The city is preparing to submit a mandatory green infrastructure plan to the regional water board by Monday. Earlier this month the City Council approved the plan, which identifies 11 priority sites for projects. Most are in West Berkeley and multiple fall along Codornices Creek. According to the city, it would cost $1.7 million to build all 11 projects and another $100,000 a year to maintain them. The plan also sets a goal of treating another 17 acres of runoff in the next 10 years ($8.9 million).
The “green spine” project planners intentionally selected sites along bustling right-of-ways, to show that this work could be possible anywhere, Bradt said.
And he thinks the added greenery will “beautify” an urban block.
During construction, one of two southbound lanes on the San Pablo Avenue stretch will be shut down from 9 a.m. to 3 p.m. The finished product will replace four existing parking spaces.
The ultimately two-month construction project has taken the better part of a decade to come to fruition. Bradt was actually working for the city of Berkeley as a watershed specialist in 2012 when the Estuary Partnership approached the Public Works Department about a seven-city bioretention effort. Cities could pitch their own sites.
There was a sparsely attended Public Works Commission meeting on the topic in Berkeley, said Bradt, who went door-to-door at the time alerting neighbors to the proposal. (He later took a job with the San Francisco Estuary Partnership.)
When contractors finally got to potholing in 2016, they came upon much more underground infrastructure than anyone realized was there.
“That stopped the whole project in its tracks,” Bradt said.
Planners went back to the drawing board and whittled the list down to four cities: Berkeley, Oakland, Emeryville and El Cerrito. The work includes $700,000 in water pipeline moving and upgrading, Bradt said. Marin-based contractor Ghilloti Brothers is lined up to do all of the sites.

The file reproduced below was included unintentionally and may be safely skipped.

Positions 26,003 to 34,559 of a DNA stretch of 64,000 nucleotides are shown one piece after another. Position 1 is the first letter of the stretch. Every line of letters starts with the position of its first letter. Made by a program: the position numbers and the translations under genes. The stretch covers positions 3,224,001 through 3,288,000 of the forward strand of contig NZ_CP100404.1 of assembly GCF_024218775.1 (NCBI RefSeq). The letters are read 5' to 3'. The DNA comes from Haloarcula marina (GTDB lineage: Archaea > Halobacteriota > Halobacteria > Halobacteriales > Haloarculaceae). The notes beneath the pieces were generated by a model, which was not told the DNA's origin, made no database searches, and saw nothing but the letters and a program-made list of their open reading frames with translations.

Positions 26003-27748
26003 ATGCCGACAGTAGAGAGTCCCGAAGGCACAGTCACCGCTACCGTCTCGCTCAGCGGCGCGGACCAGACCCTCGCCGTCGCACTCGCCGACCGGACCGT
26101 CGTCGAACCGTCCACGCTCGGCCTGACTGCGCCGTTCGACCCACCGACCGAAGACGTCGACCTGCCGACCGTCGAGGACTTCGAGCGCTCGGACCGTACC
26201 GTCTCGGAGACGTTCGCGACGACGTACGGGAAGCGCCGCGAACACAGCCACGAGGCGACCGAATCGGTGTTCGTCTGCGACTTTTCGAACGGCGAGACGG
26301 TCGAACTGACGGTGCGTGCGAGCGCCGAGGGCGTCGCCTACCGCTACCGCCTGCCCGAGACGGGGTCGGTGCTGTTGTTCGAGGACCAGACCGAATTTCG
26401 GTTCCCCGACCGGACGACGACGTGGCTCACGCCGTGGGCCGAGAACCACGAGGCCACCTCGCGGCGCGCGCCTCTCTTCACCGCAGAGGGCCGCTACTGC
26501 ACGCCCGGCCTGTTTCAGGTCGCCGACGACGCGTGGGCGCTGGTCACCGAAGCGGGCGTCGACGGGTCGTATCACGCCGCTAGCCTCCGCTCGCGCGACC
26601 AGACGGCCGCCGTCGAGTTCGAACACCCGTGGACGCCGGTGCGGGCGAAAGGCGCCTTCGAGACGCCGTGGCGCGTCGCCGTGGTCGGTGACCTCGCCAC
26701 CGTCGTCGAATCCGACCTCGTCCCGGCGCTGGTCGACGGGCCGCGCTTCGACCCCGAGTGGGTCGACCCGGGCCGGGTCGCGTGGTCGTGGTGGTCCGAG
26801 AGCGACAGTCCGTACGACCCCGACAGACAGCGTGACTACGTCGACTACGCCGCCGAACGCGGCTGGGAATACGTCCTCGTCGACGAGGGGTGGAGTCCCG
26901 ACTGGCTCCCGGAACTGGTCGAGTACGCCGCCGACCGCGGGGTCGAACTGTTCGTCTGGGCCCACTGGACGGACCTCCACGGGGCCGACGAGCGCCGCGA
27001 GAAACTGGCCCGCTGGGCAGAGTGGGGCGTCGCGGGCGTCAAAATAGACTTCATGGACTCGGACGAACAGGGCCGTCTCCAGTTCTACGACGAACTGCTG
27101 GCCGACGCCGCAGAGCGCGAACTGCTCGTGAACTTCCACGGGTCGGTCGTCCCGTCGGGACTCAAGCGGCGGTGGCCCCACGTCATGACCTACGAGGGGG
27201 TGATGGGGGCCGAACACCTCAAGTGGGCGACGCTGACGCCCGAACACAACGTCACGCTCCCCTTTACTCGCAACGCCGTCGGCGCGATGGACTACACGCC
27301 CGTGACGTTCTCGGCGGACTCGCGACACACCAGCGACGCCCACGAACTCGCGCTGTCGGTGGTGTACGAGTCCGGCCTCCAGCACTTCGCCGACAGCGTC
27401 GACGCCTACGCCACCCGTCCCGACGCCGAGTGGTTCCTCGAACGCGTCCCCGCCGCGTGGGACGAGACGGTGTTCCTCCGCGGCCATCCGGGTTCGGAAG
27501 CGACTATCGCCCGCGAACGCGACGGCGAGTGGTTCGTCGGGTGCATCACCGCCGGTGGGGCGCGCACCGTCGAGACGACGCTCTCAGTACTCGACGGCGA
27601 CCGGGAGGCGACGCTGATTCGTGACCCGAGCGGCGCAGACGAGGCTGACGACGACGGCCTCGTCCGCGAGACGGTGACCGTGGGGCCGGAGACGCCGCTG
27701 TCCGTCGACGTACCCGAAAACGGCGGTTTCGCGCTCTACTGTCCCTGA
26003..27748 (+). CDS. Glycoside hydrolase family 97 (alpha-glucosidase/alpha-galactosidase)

Once the work is done, the city will be responsible for maintaining the site, tending to the plants, clearing trash, and making sure it’s draining properly.
Seven years since the project was proposed, Bradt returned to neighboring businesses and residents to let them know construction was starting.
Back when they were first alerted, “most folks were very open and receptive to it,” according to Bradt.
This time, one shop owner across the street was skeptical.
“To me, it’s just a waste of money,” Sam, of Gilman Auto, told Berkeleyside. He didn’t want to give his last name.
“If what they’re doing is going to work for the environment, I’m all for it. But I don’t trust the system,” Sam said. “Parking is challenging anywhere in Berkeley,” let alone when four spaces are eliminated.
Advocates of the project said this sort of infrastructure has been shown to filter the heavy metals, oils and automobile wear-and-tear that gets mixed into stormwater before it’s fed to the fish in the creek.
“There have been studies on how these behave and on their ability to remove contaminants from urban runoff,” Akagi said.
But will a handful of small, scattered bioswales have a large-scale impact on water quality and environmental health?
“It’s a good question,” Akagi said.
The steelhead trout swimming right past San Pablo will certainly be happier.
“But the rest of the watershed going into Codornices Creek extends two miles to the east and up into hills, and we don’t have a lot [of infrastructure] up there yet,” Akagi said. “It’ll take time.”